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Coach: Southwest agent asked for proof biracial son was hers
By Associated Press
Published June 7, 2018

In an Aug. 30, 2017, photo, California women’s basketball coach Lindsay Gottlieb holds her then-6-month-old son, Jordan, during NCAA college basketball practice on the campus. Southwest Airlines has apologized to Gottlieb, after she claimed an airline employee stopped her from boarding because the worker didn’t believe her 1-year-old biracial son was hers. Gottlieb tweeted that a desk agent wouldn’t let her on a Sunday, May 27, 2018 flight from Denver to Oakland because her son had a different last name. However, the Cal coach said she believed it was “because he has a different skin color.” Southwest said Tuesday it reached out to Gottlieb. Gottlieb says she appreciates the apology. (AP Photo/Marcio Jose Sanchez)

Southwest Airlines apologized Tuesday to the Cal women’s basketball coach Lindsay Gottlieb after she claimed an airline employee stopped her from boarding because the worker didn’t believe her 1-year-old biracial son was hers.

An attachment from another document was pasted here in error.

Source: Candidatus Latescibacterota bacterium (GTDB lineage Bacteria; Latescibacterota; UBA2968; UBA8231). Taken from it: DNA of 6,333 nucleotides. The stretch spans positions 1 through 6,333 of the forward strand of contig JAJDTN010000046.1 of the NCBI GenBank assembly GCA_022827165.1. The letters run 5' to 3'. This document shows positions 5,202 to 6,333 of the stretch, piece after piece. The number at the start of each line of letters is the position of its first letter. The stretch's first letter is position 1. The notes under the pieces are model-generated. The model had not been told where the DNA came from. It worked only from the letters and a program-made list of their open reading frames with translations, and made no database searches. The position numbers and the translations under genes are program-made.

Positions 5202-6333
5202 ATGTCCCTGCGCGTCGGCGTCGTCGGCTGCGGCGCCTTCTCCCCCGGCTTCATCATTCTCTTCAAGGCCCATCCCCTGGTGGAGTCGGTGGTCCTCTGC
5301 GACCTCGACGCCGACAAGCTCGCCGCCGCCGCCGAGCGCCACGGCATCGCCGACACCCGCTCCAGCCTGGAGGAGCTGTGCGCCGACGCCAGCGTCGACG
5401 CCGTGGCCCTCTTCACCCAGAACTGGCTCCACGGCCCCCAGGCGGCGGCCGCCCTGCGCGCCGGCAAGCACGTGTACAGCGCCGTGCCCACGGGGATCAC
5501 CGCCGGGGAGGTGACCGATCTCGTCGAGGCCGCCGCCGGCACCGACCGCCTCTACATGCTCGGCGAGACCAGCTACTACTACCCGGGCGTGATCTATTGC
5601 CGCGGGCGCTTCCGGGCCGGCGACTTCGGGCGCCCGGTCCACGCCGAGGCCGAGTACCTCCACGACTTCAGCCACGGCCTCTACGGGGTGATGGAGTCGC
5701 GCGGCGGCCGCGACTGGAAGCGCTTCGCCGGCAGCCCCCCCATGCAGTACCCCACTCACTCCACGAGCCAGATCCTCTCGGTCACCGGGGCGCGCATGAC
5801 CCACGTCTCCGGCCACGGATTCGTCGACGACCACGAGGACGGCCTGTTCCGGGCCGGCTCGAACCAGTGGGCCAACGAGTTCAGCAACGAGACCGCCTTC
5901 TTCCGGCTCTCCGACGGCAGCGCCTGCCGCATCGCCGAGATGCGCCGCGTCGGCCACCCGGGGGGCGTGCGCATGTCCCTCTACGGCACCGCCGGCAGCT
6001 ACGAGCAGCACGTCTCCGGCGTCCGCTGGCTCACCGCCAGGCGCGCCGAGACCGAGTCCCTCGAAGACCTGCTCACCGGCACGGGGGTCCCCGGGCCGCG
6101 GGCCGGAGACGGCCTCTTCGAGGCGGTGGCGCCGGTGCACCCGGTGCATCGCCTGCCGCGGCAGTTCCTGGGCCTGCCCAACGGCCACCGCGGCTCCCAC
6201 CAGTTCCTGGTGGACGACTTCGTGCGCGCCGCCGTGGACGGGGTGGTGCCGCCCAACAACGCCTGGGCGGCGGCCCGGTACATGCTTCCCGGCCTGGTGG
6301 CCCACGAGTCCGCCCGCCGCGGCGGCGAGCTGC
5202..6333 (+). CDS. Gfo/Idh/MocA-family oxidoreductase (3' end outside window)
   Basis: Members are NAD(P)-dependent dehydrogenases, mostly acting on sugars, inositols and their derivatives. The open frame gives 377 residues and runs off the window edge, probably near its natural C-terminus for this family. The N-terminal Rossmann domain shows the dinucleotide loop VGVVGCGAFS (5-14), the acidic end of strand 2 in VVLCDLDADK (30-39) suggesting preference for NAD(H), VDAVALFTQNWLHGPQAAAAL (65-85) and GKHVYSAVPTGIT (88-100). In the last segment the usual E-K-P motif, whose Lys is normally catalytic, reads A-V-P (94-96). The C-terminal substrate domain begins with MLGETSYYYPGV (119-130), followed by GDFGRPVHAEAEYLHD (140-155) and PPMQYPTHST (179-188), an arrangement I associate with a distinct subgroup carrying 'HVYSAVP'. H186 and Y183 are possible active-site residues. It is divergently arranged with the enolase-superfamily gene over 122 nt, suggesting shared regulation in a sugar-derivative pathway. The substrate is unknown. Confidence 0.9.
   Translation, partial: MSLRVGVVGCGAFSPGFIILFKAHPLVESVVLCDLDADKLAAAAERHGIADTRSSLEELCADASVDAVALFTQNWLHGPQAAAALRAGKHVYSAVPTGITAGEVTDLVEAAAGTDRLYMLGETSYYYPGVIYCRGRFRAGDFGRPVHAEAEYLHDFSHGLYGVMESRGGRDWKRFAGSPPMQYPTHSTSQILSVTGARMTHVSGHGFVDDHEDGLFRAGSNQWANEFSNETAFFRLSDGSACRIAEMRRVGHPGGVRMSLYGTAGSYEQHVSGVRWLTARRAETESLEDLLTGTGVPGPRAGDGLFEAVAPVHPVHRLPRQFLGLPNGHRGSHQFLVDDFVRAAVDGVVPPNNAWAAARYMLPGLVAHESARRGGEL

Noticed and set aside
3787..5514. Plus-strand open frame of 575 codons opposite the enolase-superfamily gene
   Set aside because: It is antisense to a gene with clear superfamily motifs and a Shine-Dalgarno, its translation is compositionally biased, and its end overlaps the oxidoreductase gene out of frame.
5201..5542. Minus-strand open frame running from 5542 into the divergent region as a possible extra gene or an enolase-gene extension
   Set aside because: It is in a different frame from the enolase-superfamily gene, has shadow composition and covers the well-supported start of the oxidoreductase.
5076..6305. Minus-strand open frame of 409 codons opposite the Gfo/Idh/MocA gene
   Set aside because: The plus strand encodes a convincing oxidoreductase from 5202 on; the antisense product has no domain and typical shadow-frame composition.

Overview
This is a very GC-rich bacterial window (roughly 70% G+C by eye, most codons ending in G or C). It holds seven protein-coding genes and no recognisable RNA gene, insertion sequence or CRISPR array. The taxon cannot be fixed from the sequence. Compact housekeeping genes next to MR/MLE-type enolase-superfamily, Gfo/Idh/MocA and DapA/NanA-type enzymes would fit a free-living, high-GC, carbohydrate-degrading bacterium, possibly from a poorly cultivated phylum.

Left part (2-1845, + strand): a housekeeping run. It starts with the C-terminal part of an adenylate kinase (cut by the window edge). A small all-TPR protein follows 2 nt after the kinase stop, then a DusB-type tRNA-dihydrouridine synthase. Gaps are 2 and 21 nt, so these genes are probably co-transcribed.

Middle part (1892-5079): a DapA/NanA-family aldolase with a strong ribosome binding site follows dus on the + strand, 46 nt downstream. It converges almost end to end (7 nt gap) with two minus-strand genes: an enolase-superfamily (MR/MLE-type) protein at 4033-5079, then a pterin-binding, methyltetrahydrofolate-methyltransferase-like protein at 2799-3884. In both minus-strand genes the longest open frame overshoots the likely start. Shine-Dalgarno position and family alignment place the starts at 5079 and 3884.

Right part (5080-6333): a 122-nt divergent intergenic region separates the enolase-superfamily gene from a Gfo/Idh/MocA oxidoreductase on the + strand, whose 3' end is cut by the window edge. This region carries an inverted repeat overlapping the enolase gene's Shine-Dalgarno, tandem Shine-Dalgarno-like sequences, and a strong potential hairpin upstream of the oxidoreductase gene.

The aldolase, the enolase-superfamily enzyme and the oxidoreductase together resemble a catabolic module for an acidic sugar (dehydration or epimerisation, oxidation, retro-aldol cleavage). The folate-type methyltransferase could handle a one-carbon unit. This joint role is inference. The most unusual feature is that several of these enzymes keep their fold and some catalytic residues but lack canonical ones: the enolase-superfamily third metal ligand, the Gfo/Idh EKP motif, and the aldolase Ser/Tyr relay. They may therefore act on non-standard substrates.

A desk agent questioned Gottlieb ahead of a flight from Denver to Oakland Sunday, saying she “had to ‘prove’ that he was my son, despite having his passport,” Gottlieb said in a series of tweets.

“She said because we have different last name. My guess is because he has a different skin color,” Gottlieb tweeted Monday. The head coach from the University of California, Berkeley was traveling with her fiance, Patrick Martin, the boy’s father, who is black.

Airlines aren’t required to match the last name of a child and guardian for domestic flights.

“We have reached out to Ms. Gottlieb directly to address her concerns and will utilize the situation as a coaching opportunity for our Employee,” Southwest said in a statement. “We apologize if our interaction made this family uncomfortable _ that is never our intention.”

Gottlieb said Tuesday that the encounter was hurtful, but she appreciates Southwest’s apology.

“I felt that in this situation it was my responsibility to say ‘Hey, this isn’t ok,”’ Gottlieb said in a statement to The Associated Press. “I hope the coverage this has received can serve as a learning opportunity and that all families _ regardless of how ‘traditional’ they may or may not look _ are treated with dignity and respect.”

Gottlieb, Martin and their child were eventually allowed to board.

Categories: Basketball | National | News | News (Sports) | Sports
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